Metabolic Behavior (metabolic + behavior)

Distribution by Scientific Domains

Selected Abstracts

Hemodynamic profile and tissular oxygenation in orthotopic liver transplantation: Influence of hepatic artery or portal vein revascularization of the graft

Carlos Moreno
We performed a prospective, randomized study of adult patients undergoing orthotopic liver transplantation, comparing hemodynamic and tissular oxygenation during reperfusion of the graft. In 30 patients, revascularization was started through the hepatic artery (i.e., initial arterial revascularization) and 10 minutes later the portal vein was unclamped; in 30 others, revascularization was started through the portal vein (i.e., initial portal revascularization) and 10 minutes later the hepatic artery was unclamped. The primary endpoints of the study were mean systemic arterial pressure and the gastric-end-tidal carbon dioxide partial pressure (PCO2) difference. The secondary endpoints were other hemodynamic and metabolic data. The pattern of the hemodynamic parameters and tissue oxygenation values during the dissection and anhepatic stages were similar in both groups At the first unclamping, initial portal revascularization produced higher values of mean pulmonary pressure (25 7 mm of Hg vs. 17 4 mm of Hg; P < 0.05) and wedge and central venous pressures. At the second unclamping, initial portal revascularization produced higher values of cardiac output and mean arterial pressure (87 15 mm of Hg vs. 79 15 mm of Hg; P < 0.05) and pulmonary blood pressure. Postreperfusion syndrome was present in 13 patients (42.5%) in the arterial group and in 11 patients (36%) in the portal group. During revascularization, the values of gastric and arterial pH decreased in both groups and recovered at the end of the procedure, but were more accentuated in the initial arterial revascularization group. In conclusion, we found that initial arterial revascularization of the graft increases pulmonary pressure less markedly, so it may be indicated for those patients with poor pulmonary and cardiac reserve. Nevertheless, for the remaining patients, initial portal revascularization offers more favorable hemodynamic and metabolic behavior, less inotropic drug use, and earlier normalization of lactate and pH values. Liver Transpl, 2006. 2006 AASLD. [source]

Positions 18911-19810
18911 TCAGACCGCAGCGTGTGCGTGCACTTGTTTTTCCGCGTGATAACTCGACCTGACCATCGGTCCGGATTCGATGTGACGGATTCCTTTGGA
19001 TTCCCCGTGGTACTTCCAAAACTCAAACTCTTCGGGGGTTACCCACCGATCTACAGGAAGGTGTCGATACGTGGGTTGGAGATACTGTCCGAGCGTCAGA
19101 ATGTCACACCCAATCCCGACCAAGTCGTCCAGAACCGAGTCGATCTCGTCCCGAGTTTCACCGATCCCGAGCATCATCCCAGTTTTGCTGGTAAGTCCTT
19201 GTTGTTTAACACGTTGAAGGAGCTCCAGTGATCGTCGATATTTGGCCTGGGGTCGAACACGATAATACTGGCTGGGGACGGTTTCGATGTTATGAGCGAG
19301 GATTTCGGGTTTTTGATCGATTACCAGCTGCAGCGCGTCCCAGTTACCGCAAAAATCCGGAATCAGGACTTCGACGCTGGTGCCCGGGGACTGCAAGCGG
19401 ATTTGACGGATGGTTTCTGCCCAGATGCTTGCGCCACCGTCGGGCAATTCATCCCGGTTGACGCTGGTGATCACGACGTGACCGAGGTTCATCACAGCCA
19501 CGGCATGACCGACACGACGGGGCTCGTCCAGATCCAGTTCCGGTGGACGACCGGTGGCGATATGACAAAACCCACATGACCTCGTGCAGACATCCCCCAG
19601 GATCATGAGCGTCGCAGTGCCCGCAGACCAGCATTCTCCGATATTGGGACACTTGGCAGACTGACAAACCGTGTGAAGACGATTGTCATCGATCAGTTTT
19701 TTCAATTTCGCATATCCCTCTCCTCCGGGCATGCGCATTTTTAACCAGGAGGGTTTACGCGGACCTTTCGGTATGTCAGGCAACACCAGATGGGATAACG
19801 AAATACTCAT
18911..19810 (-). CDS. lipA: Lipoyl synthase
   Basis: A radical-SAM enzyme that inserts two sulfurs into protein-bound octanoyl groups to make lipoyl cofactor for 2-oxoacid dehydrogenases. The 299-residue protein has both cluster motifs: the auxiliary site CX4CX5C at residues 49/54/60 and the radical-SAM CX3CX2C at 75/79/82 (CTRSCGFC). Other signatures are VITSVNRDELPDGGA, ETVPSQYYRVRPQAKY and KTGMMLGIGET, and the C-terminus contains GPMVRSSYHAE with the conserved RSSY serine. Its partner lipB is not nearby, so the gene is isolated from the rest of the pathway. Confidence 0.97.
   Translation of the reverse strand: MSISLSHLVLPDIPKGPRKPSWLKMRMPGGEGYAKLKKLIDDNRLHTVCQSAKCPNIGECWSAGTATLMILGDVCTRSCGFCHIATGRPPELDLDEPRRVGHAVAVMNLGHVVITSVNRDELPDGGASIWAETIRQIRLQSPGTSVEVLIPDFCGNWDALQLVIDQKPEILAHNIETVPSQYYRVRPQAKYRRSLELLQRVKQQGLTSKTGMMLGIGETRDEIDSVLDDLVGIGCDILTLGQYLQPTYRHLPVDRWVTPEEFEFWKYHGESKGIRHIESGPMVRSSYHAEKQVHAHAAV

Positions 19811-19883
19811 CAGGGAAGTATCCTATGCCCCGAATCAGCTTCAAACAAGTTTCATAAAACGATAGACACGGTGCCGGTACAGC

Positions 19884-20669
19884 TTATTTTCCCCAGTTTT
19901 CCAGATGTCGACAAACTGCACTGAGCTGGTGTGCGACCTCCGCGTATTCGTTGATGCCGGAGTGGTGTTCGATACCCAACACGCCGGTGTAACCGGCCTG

Stoichiometric model and metabolic flux analysis for Leptospirillum ferrooxidans

M.P. Merino
Abstract A metabolic model for Leptospirillum ferrooxidans was developed based on the genomic information of an analogous iron oxidizing bacteria and on the pathways of ferrous iron oxidation, nitrogen and CO2 assimilation based on experimental evidence for L. ferrooxidans found in the literature. From this metabolic reconstruction, a stoichiometric model was built, which includes 86 reactions describing the main catabolic and anabolic aspects of its metabolism. The model obtained has 2 degrees of freedom, so two external fluxes were estimated to achieve a determined and observable system. By using the external oxygen consumption rate and the generation flux biomass as input data, a metabolic flux map with a distribution of internal fluxes was obtained. The results obtained were verified with experimental data from the literature, achieving a very good prediction of the metabolic behavior of this bacterium at steady state. Biotechnol. Bioeng. 2010;107:696,706. 2010 Wiley Periodicals, Inc. [source]

Retroviral vector production under serum deprivation: The role of lipids